Paris Baguette is fast approaching that day. The brand has ambitious growth targets, to put it lightly. Top of the chart: 1,000 domestic stores by 2030. By its current model and franchising path, comprised of single-unit operators, Moran admits it’s a complicated picture. The individual structure simply doesn’t equate. Doing 90 mom-and-pop deals a year isn’t feasible, Moran says.
“So I think as we start to grow we’re going to have to look at a mixed bag,” he says. “We find an amazing local guy somewhere we say yes. Or we find a group that demonstrates some kind of expertise.”
To be able to hit that 1,000 target, Paris Baguette would need to open 90 or so a year from 2020–2030. Moran wants to ramp up to get there. The company is planning for a minimum of 15 company-run openings in 2019 and 25 franchises. Or 40 total.
Moran would like to stretch that to 50 if possible. Then from 50 to 90, and sustained growth over the course of a decade. And that’s assuming Paris Baguette doesn’t wield its sizable infrastructure to blow the door off those projections, say, five years from now.
The concept first entered the U.S. market in 2006 and has focused primarily on the corporate growth in New York and Los Angeles. There are also units in New Jersey, Philadelphia, Boston, Virginia, and outside Atlanta. Average-unit volumes are currently pushing $2.2 million with systemwide sales of $110,000,000. Total startup costs range between $710,000–$1,207,000 with a franchisee fee of $50,000, a royalty of 5 percent, and renewal fee of $25,000. There’s also a 1 percent marketing fee.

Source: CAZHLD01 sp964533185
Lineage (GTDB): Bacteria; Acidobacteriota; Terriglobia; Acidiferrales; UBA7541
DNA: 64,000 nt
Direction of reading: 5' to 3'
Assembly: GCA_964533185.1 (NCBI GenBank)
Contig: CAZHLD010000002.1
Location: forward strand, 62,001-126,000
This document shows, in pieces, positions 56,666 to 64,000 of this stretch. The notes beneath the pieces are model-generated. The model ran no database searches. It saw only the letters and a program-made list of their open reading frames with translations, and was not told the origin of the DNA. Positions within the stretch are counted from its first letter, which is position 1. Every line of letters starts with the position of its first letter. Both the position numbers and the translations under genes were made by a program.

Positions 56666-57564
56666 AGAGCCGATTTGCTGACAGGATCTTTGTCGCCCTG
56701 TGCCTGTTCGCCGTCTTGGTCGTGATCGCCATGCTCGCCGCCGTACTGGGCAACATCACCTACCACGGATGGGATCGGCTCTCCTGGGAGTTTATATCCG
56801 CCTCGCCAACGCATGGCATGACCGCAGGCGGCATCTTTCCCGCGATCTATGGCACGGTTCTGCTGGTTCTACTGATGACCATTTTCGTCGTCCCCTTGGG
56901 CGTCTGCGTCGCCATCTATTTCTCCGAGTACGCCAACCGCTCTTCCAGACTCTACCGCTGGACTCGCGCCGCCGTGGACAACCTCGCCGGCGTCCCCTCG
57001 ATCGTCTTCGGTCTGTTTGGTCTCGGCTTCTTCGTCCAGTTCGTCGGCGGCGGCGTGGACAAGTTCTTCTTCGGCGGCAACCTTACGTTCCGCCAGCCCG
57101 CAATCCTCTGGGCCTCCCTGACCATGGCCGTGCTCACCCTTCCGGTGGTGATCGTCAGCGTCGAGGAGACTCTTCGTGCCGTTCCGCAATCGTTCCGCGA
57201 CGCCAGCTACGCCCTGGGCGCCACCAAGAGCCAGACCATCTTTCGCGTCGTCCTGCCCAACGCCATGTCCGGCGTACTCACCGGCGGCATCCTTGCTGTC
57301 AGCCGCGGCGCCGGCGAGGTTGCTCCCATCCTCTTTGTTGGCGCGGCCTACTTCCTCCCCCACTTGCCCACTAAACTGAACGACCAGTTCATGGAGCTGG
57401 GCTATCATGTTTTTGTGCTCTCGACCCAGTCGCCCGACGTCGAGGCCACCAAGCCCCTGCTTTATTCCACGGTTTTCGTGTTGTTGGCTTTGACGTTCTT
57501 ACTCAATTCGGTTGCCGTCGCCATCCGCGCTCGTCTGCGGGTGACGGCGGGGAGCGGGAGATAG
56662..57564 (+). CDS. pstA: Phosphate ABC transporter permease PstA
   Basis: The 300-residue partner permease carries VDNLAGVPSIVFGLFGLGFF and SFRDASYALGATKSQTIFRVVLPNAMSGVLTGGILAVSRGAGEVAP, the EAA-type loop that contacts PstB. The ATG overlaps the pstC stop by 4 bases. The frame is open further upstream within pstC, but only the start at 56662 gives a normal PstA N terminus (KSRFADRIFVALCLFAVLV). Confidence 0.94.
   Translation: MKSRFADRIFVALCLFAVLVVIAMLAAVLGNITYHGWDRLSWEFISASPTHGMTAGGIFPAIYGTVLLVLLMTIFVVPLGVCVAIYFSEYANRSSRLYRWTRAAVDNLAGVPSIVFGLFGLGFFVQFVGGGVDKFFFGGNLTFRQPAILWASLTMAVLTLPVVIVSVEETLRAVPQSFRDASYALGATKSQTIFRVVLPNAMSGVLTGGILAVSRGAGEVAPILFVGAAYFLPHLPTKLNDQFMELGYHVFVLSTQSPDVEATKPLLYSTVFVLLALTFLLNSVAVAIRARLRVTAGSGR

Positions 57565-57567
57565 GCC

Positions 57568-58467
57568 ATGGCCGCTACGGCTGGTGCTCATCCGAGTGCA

On October 2, Paris Baguette added Darren Tipton as vice president of operations. He’s responsible for “for driving positive change amid corporate mergers and within highly competitive markets, transforming operations procedures to achieve company growth goals, and leading teams to improved performance through establishing solid targets for expansion,” the company said.
Like Moran, Tipton arrives from Le Pain Quotidien USA, where he worked in the same VP of operations post. The executive changes reflect a rapidly moving brand.
For starters, one of the interesting aspects of Paris Baguette is that it’s really an Asian-infused French bakery concept more than it’s a straight-off-the-street Paris café.
And that’s not the easiest story to tell. It’s molded Paris Baguette’s growth to date, with stores opening in predominantly Asian urban neighborhoods. There’s about to be a fourth in Flushing, Queens, for example. There are synergistic locations next to Asian American supermarket chain H Mart.
The reason for this is obvious, of course. Moran says Starbucks is dwarfed by Paris Baguette in South Korea, and the overwhelming brand recognition has no trouble traversing the globe.